March 05 2002
Production sharing agreements (PSAs) are widely viewed as one of the more attractive investment vehicles in the petroleum sector, and have been formally adopted in Russia. The implementing legislation, which has been found to be greatly inadequate by both potential and actual investors, is finally showing signs of positive development.
To date, the Russian Federation Law on Production Sharing Agreements (Law FZ-225 of December 30 1995) has done remarkably little to attract foreign investment and technology into the Russian petroleum sector. Indeed, past amendments to the PSA Law and related legislation since 1996 have probably made PSAs less attractive to foreign capital.
However, in recent months some positive trends have emerged: legislation and normative acts relating to PSAs have become more rational and, taken as a whole, can be considered a step forward.
First, the second part of the new Russian Federation Tax Code abolished a variety of tax-related normative acts, and clarified issues surrounding the payment of VAT and excise taxes for parties to a PSA. In particular, Article 178 of the Tax Code now confirms the right of parties to a PSA to pay expenditures (contractual costs) to suppliers and contractors free of VAT. Where VAT was paid (eg, where a contractor insisted despite the new Tax Code), Article 178 requires the state to refund the VAT payment promptly. Second, Article 206 of the Tax Code confirms the exemption from the excise tax on hydrocarbons. Although both of these benefits were purportedly available under the PSA Law before the adoption of the new Tax Code, the tax inspectorates and tax agents often refused to honour them in practice.
After the Federal Law on Amendments to the Federal Law on Production Sharing Agreements (Law 75-FZ of June 18 2001) was signed and came into force on June 23 2001, the PSA Law was brought into conformity with the Tax Code. Thus, the current version eliminates in-kind (ie, hydrocarbon) payments to the state for profit taxes. Moreover, the procedure for payment of VAT and excise taxes is currently covered exclusively by norms of the Tax Code.
Also of interest is an attempt to deal with a consistent criticism of the PSA Law - a lack of clarity on what constitutes 'recoverable costs'. Production to be shared between the host government and the investor is usually divided into 'cost oil' and 'profit oil' (or 'compensation production' and 'profit production', in the terminology of the PSA Law). The investor recovers its costs from the sale of compensation production, and then the investor and the host government share in a percentage of the remaining profit production. Article 8.2 of the PSA Law addresses the investor's right to compensation production; the criticism is largely centred on the lack of normative acts interpreting and directing the bureaucracy in relation to the compensation production. While the PSA Amendment Law does not provide additional procedural guidance, it does provide for an alternative sharing of the production from a PSA hydrocarbon field, in which all production would be shared. In that case, the investor would be exempted from all taxes, except for the Unified Social Tax (Article 13.1 of the PSA Law). So far, investor reaction to this innovation is difficult to gauge.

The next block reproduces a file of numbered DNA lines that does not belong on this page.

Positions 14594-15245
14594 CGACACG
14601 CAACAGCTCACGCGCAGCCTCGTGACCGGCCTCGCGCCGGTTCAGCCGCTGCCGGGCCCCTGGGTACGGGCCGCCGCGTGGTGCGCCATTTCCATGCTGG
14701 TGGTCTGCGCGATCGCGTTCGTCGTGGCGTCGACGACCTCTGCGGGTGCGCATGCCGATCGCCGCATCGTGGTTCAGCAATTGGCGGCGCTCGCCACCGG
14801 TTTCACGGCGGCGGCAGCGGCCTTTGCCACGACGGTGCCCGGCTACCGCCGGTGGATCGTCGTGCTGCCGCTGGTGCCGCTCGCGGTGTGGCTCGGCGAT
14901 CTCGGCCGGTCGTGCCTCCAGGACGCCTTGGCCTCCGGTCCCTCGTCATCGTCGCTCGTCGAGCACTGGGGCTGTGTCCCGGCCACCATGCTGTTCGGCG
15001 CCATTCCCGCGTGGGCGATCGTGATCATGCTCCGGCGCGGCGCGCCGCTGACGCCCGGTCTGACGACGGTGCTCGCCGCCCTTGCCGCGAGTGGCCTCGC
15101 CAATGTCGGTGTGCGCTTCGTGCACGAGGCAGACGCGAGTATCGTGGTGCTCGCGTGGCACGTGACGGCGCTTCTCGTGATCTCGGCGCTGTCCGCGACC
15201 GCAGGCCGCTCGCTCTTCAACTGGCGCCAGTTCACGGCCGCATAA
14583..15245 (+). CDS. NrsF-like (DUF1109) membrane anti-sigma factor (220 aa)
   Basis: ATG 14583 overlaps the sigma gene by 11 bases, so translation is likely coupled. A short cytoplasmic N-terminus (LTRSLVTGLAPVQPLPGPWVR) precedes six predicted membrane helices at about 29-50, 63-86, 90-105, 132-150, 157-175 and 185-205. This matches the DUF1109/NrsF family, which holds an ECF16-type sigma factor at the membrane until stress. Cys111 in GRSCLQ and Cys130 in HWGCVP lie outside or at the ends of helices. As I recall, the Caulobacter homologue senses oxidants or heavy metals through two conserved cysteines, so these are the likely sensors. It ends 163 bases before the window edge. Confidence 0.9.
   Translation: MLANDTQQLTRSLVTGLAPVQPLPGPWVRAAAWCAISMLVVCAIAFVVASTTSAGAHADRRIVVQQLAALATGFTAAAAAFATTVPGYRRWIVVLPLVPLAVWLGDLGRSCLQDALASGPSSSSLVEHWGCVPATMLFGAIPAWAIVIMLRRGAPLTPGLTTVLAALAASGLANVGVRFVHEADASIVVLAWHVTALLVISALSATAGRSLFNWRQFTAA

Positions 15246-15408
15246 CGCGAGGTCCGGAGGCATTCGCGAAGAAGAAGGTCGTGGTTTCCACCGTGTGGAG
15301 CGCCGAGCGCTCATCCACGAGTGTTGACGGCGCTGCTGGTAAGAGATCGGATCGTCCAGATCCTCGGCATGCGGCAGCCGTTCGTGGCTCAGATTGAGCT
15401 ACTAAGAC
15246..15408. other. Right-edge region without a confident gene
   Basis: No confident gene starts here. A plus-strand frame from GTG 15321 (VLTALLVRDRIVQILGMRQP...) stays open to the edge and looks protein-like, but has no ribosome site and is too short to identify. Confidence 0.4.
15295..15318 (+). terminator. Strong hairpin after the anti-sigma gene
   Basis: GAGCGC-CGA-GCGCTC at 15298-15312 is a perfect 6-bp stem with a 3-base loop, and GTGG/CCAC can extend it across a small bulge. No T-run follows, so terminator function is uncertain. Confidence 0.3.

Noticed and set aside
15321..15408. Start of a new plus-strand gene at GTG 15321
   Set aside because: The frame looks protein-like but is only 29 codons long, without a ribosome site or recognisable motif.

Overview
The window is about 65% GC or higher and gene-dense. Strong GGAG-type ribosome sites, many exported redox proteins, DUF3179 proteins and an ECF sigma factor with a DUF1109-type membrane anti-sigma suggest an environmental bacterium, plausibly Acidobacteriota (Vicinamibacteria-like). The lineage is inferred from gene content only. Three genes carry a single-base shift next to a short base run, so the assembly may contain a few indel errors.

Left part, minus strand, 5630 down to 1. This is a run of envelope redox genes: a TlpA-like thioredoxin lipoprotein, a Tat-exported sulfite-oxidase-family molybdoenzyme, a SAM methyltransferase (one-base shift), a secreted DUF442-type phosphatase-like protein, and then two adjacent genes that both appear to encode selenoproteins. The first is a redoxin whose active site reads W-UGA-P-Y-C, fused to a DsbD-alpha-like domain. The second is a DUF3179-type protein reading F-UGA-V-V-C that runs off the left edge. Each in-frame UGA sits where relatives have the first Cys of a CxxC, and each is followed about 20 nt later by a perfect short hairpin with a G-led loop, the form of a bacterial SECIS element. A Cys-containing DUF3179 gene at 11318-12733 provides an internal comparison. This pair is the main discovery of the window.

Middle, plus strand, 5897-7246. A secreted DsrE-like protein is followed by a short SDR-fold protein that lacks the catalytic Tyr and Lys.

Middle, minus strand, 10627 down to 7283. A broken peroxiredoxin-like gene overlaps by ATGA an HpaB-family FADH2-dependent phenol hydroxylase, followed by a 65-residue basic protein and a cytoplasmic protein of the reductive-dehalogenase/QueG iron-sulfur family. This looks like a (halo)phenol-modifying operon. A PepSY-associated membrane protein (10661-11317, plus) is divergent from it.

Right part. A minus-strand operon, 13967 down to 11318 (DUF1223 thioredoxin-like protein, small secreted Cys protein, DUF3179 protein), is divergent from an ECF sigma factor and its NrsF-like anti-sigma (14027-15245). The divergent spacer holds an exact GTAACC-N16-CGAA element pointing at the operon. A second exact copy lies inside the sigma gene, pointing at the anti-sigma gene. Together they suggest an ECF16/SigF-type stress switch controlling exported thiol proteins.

Other developments of note include the ability to 'convert' a licence (non-PSA) arrangement for subsoil use into a PSA, even if the licence was granted after the PSA Law came into effect. Previously, only arrangements predating the PSA Law could be 'grandfathered' into PSAs.
Finally, the Russian government recently adopted Regulation 1155-r, which appoints the State Unitary Enterprise "Russian Foreign Trade Amalgamation 'Zarubezhneft'" and the state owned Open Joint Stock Company "Oil Company 'Rosneft'" as the authorized bodies to assist in securing the interests of the Russian Federation in preparing and implementing PSAs with respect to subsoil plots and hydrocarbon deposits. The framework for such preparation and implementation will be established through agreements between these two companies and the Russian Anti-monopoly, Finance, Energy, Natural Resources and Economic Development Ministries. Critics have noted that the representation by Rosneft and Zarubezhneft could create conflicts (since they also participate as parties to PSAs), although the regulation bans Rosneft and Zarubezhneft from representing the government in PSAs to which they are parties.
Therefore, despite continuing wariness by investors, the latest legislative initiatives on PSAs are at least cause for optimism.
For further information on this topic please contact Shane DeBeer at Chadbourne & Parke by telephone (+7 095 974 2424) or by fax (+7 095 974 2425) or by email (firstname.lastname@example.org).
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